Take another case. Lay people would bring money to offer
Venerable Ajahn Pow on a tray. He would extend his receiving cloth,
[*] holding it at one end. But when they brought the tray forward to
lay it on the cloth he would retract his hand from the cloth. Then
he would simply abandon the money where it lay. He knew it was
there, but he would take no interest in it, just get up and walk
away, because in the //Vinaya// it is said that if one doesn't
consent to the money it isn't necessary to forbid laypeople from
offering it. If he had desire for it, he would have to say,
"Householder, this is not allowable for a monk". He would have to
tell them. If you have desire for it, you must forbid them from
offering that which is unallowable. However, if you really have no
desire for it, it isn't necessary. You just leave it there and go.
* [A "receiving cloth" is a cloth used by Thai monks for receiving
things from women, from whom they do not receive things directly.
That Venerable Ajahn Pow lifted his hand from the receiving cloth
indicated that he was not actually receiving the money.]
Although the Ajahn and his disciples lived together for many
years, still some of his disciples didn't understand Ajahn Pow's
practice. This is a poor state of affairs. As for myself, I looked
into and contemplated many of Venerable Ajahn Pow's subtler points
The //Vinaya// can even cause some people to disrobe. When they
study it all the doubts come up. It goes right back into the
past..."my ordination, was it proper? [*] Was my preceptor pure?
None of the monks who sat in on my ordination knew anything about
the //Vinaya//, were they sitting at the proper distance? Was the
chanting correct?" The doubts come rolling on..."The hall I ordained
in, was it proper? It was so small..." They doubt everything and
fall into hell.
* [There are very precise and detailed regulations governing the
ordination procedure which, if not adhered to, may render the
So until you know how to ground your mind it's really difficult.
You have to be very cool, you can't just jump into things. But to be
so cool that you don't bother to look into things is wrong also. I
was so confused I almost disrobed because I saw so many faults
within my own practice and that of some of my teachers. I was on
fire and couldn't sleep because of those doubts.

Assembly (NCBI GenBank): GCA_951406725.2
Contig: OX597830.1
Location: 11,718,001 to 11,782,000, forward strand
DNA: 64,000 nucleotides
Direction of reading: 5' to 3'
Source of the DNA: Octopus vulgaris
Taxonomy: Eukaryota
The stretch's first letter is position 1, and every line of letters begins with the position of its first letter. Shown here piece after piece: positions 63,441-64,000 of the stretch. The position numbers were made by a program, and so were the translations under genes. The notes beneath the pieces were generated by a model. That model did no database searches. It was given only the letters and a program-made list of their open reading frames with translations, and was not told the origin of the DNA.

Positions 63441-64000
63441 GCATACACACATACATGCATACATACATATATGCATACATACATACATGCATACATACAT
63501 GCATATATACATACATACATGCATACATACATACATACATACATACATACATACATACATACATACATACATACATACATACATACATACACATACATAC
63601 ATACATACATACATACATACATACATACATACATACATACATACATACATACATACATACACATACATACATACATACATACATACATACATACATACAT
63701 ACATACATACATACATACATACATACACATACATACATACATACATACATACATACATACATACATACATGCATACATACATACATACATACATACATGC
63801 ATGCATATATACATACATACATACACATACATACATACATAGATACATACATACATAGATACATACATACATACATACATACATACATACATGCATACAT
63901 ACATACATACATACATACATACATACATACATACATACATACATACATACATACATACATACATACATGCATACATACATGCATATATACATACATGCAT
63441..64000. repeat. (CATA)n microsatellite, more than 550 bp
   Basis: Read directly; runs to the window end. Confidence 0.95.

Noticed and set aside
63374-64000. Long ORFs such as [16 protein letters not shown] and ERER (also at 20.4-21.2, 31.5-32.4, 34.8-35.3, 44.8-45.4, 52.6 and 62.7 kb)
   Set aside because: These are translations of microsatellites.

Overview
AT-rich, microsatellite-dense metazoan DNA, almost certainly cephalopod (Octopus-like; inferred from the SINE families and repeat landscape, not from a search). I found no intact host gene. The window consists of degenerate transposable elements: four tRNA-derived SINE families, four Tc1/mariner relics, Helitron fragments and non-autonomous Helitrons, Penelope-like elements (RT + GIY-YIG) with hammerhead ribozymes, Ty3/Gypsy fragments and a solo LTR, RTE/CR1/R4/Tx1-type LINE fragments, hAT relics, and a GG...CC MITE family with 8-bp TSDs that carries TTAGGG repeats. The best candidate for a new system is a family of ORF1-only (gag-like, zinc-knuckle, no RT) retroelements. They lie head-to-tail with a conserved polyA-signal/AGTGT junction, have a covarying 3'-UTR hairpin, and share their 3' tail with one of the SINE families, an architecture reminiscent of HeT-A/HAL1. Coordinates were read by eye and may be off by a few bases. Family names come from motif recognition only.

The more I doubted, the more I meditated, the more I practiced.
Wherever doubt arose I practiced right at that point. Wisdom arose.
Things began to change. It's hard to describe the change that took
place. The mind changed until there was no more doubt. I don't know
how it changed, if I were to tell someone they probably wouldn't
So I reflected on the teaching //Paccattam veditabbo vinnuhi// --
the wise must know for themselves. It must be a knowing that arises
through direct experience. Studying the //Dhamma-vinaya// is
certainly correct but if it's just the study it's still lacking. If
you really get down to the practice you begin to doubt everything.
Before I started to practice I wasn't interested in the minor
offenses, but when I started practicing, even the //dukkata//
offenses became as important as the //parajika// offenses. Before,
the //dukkata// offenses seemed like nothing, just a trifle. That's
how I saw them. In the evening you could confess them and they would
be done with. Then you could transgress them again. This sort of
confession is impure, because you don't stop, you don't decide to
change. There is no restraint, you simply do it again and again.
There is no perception of the truth, no letting go.
Actually, in terms of ultimate truth, it's not necessary to go
through the routine of confessing offenses. If we see that our mind
is pure and there is no trace of doubt, then those offenses drop off
right there. That we are not yet pure is because we still doubt, we
still waver. We are not really pure so we can't let go. We don't see
ourselves, this is the point. This //Vinaya// of ours is like a
fence to guard us from making mistakes, so it's something we need to
be scrupulous with.
If you don't see the true value of the //Vinaya// for yourself
it's difficult. Many years before I came to Wat Ba Pong I decided I
would give up money. For the greater part of a Rains Retreat I had
thought about it. In the end I grabbed my wallet and walked over to
a certain //Maha// who was living with me at the time, setting the
wallet down in front of him.
"Here, //Maha//, take this money. From today onwards, as long as
I'm a monk, I will not receive or hold money. You can be my